Summary And Analysis
Here is the bottom line rule – if there are legislative amendments impacting criminal cases that have prospective effective dates but no indication whether the amendments are to be applied prospectively or retroactively – there is a strong argument that – after applying § 18-1-410 (Post-conviction Remedies) – a Defendant should be given the benefit of the changed law if the case at issue was in the process of being adjudicated at or around the time of the change of the law.
What Happens When Colorado Criminal Laws Change – Cui Bono? (Who Benefits)
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The reader is admonished that Colorado criminal law, like criminal law in every state and at the Federal level, changes constantly. The article appearing above was accurate at the time it was drafted but it cannot account for changes occurring after it was uploaded.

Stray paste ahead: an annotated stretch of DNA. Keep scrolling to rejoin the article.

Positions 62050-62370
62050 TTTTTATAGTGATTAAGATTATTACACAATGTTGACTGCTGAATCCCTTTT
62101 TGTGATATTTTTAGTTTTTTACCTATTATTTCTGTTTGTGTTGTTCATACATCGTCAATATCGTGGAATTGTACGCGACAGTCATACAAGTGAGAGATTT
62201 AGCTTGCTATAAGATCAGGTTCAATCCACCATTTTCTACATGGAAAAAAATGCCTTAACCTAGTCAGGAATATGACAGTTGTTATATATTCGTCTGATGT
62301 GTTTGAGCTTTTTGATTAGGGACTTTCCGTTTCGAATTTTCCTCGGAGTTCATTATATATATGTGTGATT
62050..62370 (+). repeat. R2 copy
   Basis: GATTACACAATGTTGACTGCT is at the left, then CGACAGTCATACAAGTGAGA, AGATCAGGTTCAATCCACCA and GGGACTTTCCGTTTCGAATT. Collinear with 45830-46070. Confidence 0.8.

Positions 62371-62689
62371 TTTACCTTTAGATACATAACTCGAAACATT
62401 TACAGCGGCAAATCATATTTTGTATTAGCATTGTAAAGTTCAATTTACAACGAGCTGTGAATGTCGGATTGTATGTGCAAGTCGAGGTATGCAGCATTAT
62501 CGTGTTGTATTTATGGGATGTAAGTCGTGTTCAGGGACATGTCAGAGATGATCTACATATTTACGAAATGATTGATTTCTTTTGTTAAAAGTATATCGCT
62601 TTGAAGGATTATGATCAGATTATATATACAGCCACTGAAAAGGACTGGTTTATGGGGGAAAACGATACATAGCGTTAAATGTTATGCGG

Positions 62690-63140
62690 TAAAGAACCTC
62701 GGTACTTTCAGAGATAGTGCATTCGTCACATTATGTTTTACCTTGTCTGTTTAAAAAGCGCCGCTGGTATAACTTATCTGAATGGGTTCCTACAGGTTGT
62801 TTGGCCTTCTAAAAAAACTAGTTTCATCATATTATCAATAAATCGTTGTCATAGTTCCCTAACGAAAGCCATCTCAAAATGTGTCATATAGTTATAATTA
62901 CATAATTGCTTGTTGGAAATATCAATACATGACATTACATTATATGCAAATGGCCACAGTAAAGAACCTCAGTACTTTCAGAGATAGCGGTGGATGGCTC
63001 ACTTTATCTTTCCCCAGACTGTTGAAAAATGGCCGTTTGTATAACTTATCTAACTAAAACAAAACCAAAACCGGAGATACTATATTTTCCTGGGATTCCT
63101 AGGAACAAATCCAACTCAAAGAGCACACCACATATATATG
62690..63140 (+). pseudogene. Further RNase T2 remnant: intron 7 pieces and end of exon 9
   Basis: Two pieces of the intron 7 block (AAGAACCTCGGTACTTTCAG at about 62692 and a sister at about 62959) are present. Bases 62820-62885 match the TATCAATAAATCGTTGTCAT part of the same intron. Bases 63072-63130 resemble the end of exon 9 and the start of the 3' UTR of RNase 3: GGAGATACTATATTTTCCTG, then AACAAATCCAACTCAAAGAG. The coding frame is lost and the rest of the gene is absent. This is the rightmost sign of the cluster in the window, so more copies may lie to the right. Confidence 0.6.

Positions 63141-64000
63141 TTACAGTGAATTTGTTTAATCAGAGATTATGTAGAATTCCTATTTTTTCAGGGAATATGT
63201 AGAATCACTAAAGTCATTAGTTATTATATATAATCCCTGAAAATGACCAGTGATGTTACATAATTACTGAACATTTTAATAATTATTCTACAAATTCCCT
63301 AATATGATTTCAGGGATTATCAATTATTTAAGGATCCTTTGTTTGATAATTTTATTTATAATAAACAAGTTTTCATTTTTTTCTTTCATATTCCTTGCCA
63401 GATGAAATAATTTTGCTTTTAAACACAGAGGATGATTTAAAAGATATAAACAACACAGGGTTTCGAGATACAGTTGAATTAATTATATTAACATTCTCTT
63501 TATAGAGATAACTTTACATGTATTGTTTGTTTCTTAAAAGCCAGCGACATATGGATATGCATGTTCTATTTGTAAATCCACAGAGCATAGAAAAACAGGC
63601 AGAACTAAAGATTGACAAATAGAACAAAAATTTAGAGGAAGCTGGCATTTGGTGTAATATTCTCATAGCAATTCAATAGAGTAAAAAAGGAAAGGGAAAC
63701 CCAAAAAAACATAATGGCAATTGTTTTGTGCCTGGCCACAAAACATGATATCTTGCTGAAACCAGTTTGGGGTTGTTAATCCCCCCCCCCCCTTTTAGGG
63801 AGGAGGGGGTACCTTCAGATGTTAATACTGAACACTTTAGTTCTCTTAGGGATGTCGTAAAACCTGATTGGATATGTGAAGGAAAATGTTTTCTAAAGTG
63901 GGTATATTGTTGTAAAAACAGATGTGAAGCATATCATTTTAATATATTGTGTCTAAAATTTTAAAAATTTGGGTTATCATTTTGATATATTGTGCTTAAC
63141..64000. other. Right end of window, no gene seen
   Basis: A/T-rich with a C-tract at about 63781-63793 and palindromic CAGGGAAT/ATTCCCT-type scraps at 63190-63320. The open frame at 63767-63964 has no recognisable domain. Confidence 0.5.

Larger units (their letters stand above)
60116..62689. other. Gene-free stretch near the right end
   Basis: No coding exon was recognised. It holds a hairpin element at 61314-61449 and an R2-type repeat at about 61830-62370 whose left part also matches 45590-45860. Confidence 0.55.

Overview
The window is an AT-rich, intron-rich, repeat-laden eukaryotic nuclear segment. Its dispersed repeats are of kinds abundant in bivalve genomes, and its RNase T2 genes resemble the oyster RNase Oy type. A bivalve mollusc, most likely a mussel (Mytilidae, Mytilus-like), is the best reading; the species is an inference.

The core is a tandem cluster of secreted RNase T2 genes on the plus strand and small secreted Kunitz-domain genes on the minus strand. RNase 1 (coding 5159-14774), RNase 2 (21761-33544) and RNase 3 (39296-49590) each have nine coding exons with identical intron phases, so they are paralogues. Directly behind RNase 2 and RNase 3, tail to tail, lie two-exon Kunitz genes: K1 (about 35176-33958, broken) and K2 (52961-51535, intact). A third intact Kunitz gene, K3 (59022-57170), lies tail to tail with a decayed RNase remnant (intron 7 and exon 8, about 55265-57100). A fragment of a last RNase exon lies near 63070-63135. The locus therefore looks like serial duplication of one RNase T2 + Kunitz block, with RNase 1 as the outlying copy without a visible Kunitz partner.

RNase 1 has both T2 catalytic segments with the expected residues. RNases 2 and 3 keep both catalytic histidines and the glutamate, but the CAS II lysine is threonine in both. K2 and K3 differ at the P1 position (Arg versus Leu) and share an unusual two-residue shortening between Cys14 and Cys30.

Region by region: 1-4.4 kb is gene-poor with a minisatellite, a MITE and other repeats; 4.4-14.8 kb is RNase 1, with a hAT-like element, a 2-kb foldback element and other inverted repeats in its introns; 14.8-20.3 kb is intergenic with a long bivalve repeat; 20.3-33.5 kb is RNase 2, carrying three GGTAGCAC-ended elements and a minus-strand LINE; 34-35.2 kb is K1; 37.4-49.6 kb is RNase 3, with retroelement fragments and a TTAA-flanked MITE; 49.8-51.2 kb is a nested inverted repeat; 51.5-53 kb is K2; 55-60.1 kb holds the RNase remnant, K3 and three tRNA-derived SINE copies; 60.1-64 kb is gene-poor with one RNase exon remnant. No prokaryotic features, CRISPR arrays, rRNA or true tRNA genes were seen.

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ABOUT THE AUTHOR: H. Michael Steinberg – Email The Author at [email protected] – A Denver Colorado Criminal Defense Lawyer – or call his office at 303-627-7777 during business hours – or call his cell if you cannot wait and need his immediate assistance – 720-220-2277. Attorney H. Michael Steinberg is passionate about criminal defense. His extensive knowledge and experience of Colorado Criminal Law gives him the edge you need to properly handle your case.